Few Jews in the first century expected the Messiah to suffer, die, and rise again from the dead, as we see in Peter’s response to Jesus’ definition of His messianic vocation as including suffering (Mark 8:31–33). But for our Savior, this aspect of the Messiah’s work was absolute. He had to suffer, for it was part of God’s plan of salvation. This plan, we have seen, goes all the way back to eternity past when the three persons of the Trinity covenanted together to redeem a people for the glory of God. Such a redemption had to take place if we were to be restored to fellowship with the Lord, for in Adam we broke the Lord’s covenant. We could not do this ourselves, so the Lord pledged to Noah to preserve the earth as a place where he could fulfill the promise to Abraham that God would take on the curse for our disobedience. This promise, in turn, was furthered by the covenant made with Israel through Moses, for its legal system pointed to the necessity of atonement for reconciliation with God.
But there was one final aspect of God’s plan that was revealed before Christ came and that took place when the Lord entered into a covenant with David. One of the places where Scripture records that covenant is found in today’s passage, which opens with David’s desire to build a house—a temple—for God. The story is quite incredible, as it reveals how the glory of the Lord was a greater concern to David than his own glory as the king of Israel. David saw that it was not right for God to dwell in a tent—the tabernacle—while he enjoyed a more lavish residence—a palace of cedar. So, he purposed to give the Lord the home He deserved (2 Sam. 7:1–3).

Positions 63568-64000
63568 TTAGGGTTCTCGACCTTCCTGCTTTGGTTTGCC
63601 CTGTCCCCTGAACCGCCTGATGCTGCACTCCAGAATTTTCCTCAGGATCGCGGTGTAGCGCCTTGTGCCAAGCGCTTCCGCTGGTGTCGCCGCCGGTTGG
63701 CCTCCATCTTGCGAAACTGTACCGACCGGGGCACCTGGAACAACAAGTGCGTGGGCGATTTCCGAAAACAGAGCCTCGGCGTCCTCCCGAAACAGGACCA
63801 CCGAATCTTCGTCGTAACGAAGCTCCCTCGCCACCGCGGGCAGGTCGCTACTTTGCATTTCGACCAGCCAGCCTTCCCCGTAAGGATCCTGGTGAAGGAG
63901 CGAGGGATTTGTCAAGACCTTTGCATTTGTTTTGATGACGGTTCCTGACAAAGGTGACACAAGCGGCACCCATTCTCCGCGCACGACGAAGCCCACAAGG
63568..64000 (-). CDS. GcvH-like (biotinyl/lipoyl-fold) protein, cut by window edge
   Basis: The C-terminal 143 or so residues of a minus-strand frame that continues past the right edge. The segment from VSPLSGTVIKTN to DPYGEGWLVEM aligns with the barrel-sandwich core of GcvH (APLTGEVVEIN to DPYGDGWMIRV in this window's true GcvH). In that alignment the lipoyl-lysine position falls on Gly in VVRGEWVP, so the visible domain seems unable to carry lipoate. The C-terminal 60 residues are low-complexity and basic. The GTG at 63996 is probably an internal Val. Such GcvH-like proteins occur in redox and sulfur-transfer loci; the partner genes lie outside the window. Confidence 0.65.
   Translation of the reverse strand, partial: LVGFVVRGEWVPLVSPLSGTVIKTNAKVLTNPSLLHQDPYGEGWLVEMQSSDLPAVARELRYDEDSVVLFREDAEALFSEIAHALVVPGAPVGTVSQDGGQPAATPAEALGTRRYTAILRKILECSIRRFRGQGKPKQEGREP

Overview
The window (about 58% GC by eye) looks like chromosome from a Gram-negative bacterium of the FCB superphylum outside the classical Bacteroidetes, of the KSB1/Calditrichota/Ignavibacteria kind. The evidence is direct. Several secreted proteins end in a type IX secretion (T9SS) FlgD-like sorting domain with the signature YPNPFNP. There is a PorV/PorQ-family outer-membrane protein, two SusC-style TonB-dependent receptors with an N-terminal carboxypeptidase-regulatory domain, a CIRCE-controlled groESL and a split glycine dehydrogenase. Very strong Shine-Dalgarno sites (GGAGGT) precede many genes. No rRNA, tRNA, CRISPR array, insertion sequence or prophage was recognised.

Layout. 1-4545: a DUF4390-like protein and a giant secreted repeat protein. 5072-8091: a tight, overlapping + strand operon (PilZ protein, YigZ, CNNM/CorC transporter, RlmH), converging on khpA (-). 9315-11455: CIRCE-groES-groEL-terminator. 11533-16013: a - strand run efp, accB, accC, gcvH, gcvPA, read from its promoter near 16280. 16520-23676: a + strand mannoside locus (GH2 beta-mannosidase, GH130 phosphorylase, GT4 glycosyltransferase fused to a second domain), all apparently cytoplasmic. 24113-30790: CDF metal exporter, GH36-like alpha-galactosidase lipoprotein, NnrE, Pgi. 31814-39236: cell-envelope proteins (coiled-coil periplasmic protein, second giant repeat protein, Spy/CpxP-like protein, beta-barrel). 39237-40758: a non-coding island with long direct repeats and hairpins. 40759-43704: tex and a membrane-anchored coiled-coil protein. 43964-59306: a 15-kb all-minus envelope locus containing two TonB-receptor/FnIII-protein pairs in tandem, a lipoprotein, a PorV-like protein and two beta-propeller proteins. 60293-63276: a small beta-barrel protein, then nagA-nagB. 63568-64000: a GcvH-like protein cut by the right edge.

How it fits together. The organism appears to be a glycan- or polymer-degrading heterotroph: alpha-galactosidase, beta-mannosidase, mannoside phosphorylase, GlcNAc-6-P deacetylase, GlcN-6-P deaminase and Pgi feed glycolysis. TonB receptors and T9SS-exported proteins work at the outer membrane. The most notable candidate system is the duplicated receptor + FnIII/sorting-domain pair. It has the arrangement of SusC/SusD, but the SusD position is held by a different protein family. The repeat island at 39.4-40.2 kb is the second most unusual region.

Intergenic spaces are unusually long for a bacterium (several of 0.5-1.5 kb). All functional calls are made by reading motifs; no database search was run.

But God did not choose David to build a house for Him. Instead, David’s son would construct a house for the Lord. Moreover, God would build a house for David. This promise, as 2 Samuel 7 reveals, referred not to the building of a physical house for David but rather a ruling house, a royal line that would inherit reign over God’s kingdom forever (vv. 4–17).
David’s son Solomon built a physical house for the Lord (1 Kings 5–6), but the covenant with David refers finally to a son of David even greater than Solomon. This descendant would be disciplined by God with the rod of men for the sins of David’s line and, ultimately, for the sins of all God’s people (2 Sam. 7:1–17). This anointed king—this Messiah—is Jesus, who suffered, died, and rose again to save His people.